Intel's AVX offset reduces frequency and voltage when it detects an AVX-optimized workload. We use this helpful feature to attain higher effective CPU overclocks on our desktops. But it's an even more important capability in a small form factor platform. For now, the NUC's AVX offset doesn't appear to be working correctly, which we reported to Intel. As a result, we do not include any AVX-based testing with HandBrake or y-cruncher for our overclocked configurations.

The BIOS' overclocking options are fairly Spartan. A few staples of modern tuning, such as Load Line Calibration control, are missing. This is likely due to Kaby Lake-G's power balancing capabilities. Intel expects enthusiasts to overclock primarily through its XTU, though we didn't see any equivalent controls in the software. Hopefully Intel refines its firmware to expose more knobs and dials. The NUC also needs an exterior BIOS reset button. There were several occasions during testing when holding down the power button did not work. Each time we had to remove the enclosure's cover and a secondary panel inside the NUC to access the BIOS reset jumper.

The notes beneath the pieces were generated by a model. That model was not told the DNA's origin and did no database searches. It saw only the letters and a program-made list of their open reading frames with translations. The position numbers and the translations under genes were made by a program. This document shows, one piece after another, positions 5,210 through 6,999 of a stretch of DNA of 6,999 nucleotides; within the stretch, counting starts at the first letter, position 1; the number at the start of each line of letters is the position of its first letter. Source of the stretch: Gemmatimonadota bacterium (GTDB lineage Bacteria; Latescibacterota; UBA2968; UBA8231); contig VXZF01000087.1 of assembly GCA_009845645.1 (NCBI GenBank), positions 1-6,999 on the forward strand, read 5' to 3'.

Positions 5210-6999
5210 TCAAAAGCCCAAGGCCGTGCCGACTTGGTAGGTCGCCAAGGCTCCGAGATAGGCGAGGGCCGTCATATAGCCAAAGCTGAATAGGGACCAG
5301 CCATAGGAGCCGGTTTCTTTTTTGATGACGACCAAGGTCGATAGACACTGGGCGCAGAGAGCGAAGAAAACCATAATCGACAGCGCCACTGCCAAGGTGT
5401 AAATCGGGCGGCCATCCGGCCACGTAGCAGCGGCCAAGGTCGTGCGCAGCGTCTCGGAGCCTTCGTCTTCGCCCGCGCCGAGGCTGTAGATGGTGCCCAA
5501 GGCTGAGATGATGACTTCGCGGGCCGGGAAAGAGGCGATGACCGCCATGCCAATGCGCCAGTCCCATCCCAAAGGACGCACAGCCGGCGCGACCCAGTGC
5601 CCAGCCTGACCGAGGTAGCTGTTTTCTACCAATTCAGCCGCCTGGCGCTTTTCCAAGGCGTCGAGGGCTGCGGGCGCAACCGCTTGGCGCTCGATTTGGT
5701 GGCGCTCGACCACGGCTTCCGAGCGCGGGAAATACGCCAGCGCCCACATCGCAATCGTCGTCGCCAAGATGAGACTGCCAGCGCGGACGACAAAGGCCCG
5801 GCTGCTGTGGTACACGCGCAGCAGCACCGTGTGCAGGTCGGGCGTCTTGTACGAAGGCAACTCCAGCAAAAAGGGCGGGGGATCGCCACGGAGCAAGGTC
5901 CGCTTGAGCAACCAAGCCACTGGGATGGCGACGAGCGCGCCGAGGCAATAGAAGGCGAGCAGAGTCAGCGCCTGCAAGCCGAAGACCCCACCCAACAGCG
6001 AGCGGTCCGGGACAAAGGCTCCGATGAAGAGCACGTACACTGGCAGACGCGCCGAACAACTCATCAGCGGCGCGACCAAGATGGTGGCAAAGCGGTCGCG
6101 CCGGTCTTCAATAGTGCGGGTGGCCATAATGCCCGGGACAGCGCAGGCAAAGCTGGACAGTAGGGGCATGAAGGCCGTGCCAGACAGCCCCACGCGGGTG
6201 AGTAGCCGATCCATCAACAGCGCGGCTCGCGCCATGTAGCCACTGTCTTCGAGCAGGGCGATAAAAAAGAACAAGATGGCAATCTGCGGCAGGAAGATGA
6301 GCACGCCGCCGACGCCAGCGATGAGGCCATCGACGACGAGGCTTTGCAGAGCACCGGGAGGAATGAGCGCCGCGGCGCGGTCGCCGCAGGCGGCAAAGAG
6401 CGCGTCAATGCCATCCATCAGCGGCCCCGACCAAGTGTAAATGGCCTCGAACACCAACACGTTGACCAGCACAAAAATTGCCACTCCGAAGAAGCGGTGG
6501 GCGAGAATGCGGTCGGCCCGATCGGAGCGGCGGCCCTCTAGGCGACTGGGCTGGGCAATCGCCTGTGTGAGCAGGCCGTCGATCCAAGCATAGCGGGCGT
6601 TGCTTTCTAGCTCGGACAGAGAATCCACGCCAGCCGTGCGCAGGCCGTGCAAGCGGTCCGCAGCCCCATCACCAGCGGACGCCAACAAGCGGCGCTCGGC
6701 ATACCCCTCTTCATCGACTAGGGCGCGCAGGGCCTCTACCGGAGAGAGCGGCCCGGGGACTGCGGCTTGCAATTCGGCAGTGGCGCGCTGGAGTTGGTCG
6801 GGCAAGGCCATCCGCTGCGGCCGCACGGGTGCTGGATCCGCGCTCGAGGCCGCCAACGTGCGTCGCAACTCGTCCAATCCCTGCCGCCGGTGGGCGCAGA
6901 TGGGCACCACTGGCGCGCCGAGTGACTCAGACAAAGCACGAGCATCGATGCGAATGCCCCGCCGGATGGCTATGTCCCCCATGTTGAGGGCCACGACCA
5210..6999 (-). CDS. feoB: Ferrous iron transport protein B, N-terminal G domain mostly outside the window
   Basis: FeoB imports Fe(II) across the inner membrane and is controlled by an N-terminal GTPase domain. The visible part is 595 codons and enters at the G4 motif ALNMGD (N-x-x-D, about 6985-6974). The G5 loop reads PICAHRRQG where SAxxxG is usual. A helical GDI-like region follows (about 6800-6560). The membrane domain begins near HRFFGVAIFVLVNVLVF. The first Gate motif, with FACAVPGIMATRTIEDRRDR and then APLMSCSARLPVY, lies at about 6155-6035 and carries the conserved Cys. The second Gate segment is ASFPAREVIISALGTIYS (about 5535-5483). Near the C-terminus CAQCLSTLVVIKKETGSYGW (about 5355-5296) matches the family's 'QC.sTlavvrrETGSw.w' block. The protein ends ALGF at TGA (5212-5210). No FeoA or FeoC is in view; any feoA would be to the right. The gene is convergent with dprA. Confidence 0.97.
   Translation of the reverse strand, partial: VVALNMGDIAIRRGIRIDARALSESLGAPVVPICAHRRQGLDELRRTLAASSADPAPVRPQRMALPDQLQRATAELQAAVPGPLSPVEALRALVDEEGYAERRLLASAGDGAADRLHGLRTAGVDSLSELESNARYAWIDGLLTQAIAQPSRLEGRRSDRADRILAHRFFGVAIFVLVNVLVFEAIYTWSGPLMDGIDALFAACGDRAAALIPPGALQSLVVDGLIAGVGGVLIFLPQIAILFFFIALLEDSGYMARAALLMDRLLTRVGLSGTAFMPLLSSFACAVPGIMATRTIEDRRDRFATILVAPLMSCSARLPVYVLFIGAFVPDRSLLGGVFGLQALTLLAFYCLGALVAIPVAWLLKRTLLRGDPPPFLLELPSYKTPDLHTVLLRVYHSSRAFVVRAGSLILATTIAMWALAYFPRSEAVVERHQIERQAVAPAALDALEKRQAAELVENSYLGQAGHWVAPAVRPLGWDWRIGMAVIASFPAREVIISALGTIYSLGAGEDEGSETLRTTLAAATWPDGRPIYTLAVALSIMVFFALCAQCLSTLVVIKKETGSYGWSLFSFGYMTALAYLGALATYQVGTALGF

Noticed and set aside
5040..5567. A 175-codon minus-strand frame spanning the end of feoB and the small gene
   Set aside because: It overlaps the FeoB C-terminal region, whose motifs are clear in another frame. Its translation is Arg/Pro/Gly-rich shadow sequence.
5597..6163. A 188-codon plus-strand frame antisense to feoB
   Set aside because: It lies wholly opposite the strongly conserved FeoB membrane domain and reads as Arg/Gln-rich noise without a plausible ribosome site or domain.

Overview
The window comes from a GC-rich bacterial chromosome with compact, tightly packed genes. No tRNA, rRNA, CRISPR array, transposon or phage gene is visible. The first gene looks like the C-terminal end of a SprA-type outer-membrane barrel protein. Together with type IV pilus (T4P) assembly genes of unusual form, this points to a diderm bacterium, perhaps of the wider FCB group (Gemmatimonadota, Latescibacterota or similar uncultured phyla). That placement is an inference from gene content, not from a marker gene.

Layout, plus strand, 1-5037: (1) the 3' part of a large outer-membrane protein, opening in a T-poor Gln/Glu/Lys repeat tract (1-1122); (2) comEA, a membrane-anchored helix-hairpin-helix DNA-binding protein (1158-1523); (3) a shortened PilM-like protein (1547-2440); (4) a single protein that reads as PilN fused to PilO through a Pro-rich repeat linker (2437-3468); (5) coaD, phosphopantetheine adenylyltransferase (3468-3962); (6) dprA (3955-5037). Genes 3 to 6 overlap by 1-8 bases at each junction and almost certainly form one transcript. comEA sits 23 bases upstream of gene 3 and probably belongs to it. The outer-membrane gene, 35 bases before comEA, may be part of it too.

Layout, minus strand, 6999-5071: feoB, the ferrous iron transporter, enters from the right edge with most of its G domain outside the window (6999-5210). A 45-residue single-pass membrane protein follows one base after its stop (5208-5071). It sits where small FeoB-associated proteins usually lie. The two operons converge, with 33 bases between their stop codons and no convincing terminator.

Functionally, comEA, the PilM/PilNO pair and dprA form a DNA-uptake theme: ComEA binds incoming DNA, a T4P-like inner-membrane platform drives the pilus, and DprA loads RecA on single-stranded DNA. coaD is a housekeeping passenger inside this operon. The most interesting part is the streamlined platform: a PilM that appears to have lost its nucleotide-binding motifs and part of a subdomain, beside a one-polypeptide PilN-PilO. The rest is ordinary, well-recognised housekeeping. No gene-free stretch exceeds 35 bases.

Test Setup

Kaby Lake-G is truly unique, so it's hard to find configurations to benchmark against. In this first round of testing, we're looking to determine whether the NUC 8 VR can replace low-end desktops as we weather a debilitating shortage of add-in graphics cards. As such, it goes up against several PCs featuring an Nvidia GeForce GTX 1060. On paper, that puts Intel's NUC at a theoretical disadvantage. But it also gives us some context. Meanwhile, we're amassing comparable small form factor systems with MXM-based 1060s for follow-up testing.

MORE: Best Graphics Cards

MORE: Desktop GPU Performance Hierarchy Table

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Paul Alcorn
Managing Editor: News and Emerging Tech

Paul Alcorn is the Managing Editor: News and Emerging Tech for Tom's Hardware US. He also writes news and reviews on CPUs, storage, and enterprise hardware.